The Old Victorian Inn
Mildred Ruffner and Cindy Newton are fictional characters from Laura Boggess’s novel Mildred’s Garden. The Old Victorian Inn and her proprietor Doris are very much real characters. If you ever find yourself in Alderson, West Virginia, we hope you’ll stop by Old Victorian Inn (or “Old Vic” as Doris likes to call it). You won’t be disappointed.
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When Mildred Ruffner and Cindy Newton decided to open a bed and breakfast, they called on the rich hospitality community in their home state of West Virginia to educate them. “Why, if I can help you avoid the mistakes I made when I opened my inn,” one helpful proprietor told them, “I’d be more than glad. It takes a village, you know.” Mildred and Cindy arranged to visit and tour several bed and breakfasts near or around their proposed site to see what they could learn. What follows are some notes from Mildred’s journal detailing some of the things they learned on their visits.
Name of bed and breakfast
Alderson, West Virginia, known as “the Gem of the Hills.” Founded in 1777 in the Greenbrier Valley of southern West Virginia, this little town is bisected by the Greenbrier River, from which it gets its name. Thus, curiously, half of the town is in Greenbrier County, West Virginia, and the other half is in Monroe County, West Virginia. The Old Vic is situated on Railroad Avenue across the street from the Alderson Train Depot and Museum, a fully restored 1896 train depot still in use by Amtrak. Alderson is well-known for its Independence Day celebration, for great fishing, and for a love of history. It is also home of the first federal women’s prison in the United States.
The Inside Scoop (Our story at Old Victorian Inn)
“I’ve never been to Alderson before. Can you believe it? The only thing I know about Alderson is that’s where Martha Stewart went to prison.”
“I think Squeaky Fromme did some time there too, didn’t she?” I was only half listening, concentrating on maneuvering the tiny country road we were traveling.
“Squeaky who? Oh, Mil, you’re gonna want to take this next left.” Cindy was studying the maps app on her phone. “At least we have cell coverage here in case we get lost. I was a little nervous about that in Helvetia.”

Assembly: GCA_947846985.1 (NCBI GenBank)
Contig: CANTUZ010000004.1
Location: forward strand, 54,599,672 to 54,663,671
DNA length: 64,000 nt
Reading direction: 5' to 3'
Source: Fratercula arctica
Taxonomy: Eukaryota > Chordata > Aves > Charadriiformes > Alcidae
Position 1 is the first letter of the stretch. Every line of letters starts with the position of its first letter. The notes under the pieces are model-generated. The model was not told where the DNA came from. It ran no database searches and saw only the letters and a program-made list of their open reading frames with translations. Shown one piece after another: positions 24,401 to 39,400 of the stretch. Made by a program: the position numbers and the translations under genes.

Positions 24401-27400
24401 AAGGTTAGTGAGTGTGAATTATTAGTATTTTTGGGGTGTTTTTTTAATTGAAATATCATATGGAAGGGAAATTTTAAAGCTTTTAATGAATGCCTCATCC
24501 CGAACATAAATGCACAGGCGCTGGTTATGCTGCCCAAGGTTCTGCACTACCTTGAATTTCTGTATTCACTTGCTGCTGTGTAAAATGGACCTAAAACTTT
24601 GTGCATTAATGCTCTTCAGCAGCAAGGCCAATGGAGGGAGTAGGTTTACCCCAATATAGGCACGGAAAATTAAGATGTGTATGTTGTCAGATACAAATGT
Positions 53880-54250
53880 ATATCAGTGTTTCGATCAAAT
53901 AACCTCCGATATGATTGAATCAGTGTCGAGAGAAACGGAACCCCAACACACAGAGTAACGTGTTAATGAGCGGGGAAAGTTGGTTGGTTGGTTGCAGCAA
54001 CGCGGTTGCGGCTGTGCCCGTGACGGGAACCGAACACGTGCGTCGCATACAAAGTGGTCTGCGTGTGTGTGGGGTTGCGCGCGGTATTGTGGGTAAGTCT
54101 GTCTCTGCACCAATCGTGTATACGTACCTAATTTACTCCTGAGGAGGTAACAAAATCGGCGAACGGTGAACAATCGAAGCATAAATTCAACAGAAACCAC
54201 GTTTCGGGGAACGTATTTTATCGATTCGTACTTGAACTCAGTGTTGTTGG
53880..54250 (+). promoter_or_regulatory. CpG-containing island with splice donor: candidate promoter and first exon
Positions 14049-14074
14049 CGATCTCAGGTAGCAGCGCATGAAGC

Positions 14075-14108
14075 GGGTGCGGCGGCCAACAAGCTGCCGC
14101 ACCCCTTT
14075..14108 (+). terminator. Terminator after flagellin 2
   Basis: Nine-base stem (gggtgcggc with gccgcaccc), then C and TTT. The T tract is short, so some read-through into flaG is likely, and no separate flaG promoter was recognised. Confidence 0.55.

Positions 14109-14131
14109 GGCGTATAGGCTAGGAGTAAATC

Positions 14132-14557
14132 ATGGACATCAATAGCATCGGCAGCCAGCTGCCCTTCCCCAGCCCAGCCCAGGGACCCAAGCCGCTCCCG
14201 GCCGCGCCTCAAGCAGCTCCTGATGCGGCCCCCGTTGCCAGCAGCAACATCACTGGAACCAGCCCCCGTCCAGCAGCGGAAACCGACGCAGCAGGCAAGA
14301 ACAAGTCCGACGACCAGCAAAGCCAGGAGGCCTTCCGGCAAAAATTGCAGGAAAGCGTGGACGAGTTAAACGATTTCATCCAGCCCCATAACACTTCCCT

“I don’t think a tour of the prison is on the itinerary, but from what I read online, there’s plenty of stuff to do in Alderson. I’m kind of sad this is the last stop in our bed and breakfast tour. But honestly, every other B & B I talked to this week was booked up until Christmas. We were lucky Doris had a room tonight. So many people have been taking advantage of the outdoors this past year and a half. These little mountain towns in West Virginia are the perfect places for a getaway.”
“Agreed.” Cindy was taking her navigational duties seriously. “Turn left onto this bridge up ahead, then another left. The inn should be just ahead, on the right.”
I saw the train depot first, a mustard yellow building in the distance. The inn was on the right, just before the depot. I slowed down to a crawl to study the stately old white house. Someone was lying on the sofa on the front porch, a book in her hands.
“I bet that’s Doris,” I said, turning on the blinker and swinging the pickup truck into a small parking lot on the side of the building. We grabbed our overnight bags from the jumpseat and started up the ramp leading to the huge, wrap-around porch.
“This porch is epic!” Cindy whispered to me. “Maybe we should go in this side door? So we don’t disturb that person out fron…”
Before Cindy could finish her sentence, a voice called out from the front of the porch. “I hear someone walking on my porch…”
Her tone was playful and relaxed and I couldn’t help smiling.